FEMA Deputy Administrator Joseph Nimmich and John “Rusty” Russell, president of IAEM-USA, pushed the button to activate the IPAWS Supported State/Regional Tests (ISSRT). A minute after initiating the test, more than 1,400EAS devices in the six-state area retrieved the message. Information included the expanded alert text, plus audio in both languages. Some stations automatically aired the Spanish version, followed by the English version, while others stations coupled with specific software, enabled specific language selections for each individual program stream.


Looking to 2016, FEMA plans to continue regional National Periodic Tests (NPT) throughout the first half of the year. New Federal Communications Commission rules regarding EAS participant action upon receipt of an NPT message will go into effect July 30, 2016. For more information about IPAWS, visit www.fema.gov/ipaws.

FEMA Integrated Public Alert and Warning System Conducts First Successful Bilingual Test Alert
Left to right: Charles McCobb, IPAWS; Mark Lucero, IPAWS; John “Rusty” Russell, president of IAEM-USA; Joseph Nimmich, FEMA Deputy Administrator; Al Kenyon, IPAWS; Alisa Jones, OASIS Emergency Management Technical Committee; and Wade Witmer, IPAWS.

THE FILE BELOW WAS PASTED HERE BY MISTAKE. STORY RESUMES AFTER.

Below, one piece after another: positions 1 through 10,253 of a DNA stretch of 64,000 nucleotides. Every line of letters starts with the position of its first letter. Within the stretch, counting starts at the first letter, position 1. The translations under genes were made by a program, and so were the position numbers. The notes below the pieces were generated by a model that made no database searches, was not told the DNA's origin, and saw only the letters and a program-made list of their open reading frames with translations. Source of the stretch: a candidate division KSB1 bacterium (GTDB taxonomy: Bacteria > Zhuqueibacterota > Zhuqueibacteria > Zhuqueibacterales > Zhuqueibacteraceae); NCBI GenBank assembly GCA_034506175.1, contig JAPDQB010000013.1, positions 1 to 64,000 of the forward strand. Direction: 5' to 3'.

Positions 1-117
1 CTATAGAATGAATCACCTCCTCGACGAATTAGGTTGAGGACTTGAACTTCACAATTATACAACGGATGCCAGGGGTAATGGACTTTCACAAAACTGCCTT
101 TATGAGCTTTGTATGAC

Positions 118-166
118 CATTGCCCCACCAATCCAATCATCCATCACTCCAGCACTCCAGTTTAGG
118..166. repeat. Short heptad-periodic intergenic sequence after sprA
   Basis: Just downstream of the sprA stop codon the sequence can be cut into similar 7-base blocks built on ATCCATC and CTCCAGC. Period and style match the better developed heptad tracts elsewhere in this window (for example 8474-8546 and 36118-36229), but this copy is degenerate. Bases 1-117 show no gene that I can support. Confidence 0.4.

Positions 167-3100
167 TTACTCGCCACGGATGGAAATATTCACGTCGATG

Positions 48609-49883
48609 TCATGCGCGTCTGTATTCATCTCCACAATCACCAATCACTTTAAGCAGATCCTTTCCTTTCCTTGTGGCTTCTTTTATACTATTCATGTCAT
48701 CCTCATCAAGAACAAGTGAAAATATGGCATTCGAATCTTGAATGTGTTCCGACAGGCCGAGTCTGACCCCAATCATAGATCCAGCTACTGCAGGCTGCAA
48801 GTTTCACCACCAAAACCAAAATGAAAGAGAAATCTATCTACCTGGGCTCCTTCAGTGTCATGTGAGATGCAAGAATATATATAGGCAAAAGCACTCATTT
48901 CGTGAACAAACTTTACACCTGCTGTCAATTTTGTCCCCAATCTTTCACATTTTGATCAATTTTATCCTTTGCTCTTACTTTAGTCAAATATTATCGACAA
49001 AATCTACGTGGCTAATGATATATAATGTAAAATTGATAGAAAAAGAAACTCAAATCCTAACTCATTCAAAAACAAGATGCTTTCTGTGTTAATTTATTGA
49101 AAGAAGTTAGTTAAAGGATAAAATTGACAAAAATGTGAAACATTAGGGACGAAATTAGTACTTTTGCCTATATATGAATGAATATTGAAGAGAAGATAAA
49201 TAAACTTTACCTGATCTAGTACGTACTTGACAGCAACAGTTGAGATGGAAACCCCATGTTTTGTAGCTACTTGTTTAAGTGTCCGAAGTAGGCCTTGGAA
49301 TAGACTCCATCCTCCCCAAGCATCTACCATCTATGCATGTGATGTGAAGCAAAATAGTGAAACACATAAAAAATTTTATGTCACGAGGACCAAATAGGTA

REMINDER: Tools for Creating Campus Resilience Webinar

FEMA's Emergency Management Institute, in partnership with the DHS Office of Academic Engagement, FEMA Region VII, and U.S. Fire Administration, will present a webinar titled "Tools for Creating Campus Resilience" on December 16 from 1:30-2:30 p.m. ET. The webinar will discuss ReadyCampus, the DHS Campus Resilience Pilot Program for Colleges and Universities. This student-centered program brings together many prominent organizations, private sector, and local volunteer organizations to teach general preparedness to students and staff, and the U.S. Fire Administration's Campus Fire Safety Program. Natural, technological, and health hazards can all affect daily campus operations. Institutions are encouraged to regularly review, update, and exercise their emergency plans.

Participants should register in advance for the online webinar. Closed captioning will be provided.

REMINDER: FEMA's Intent to Implement the Federal Flood Risk Management Standard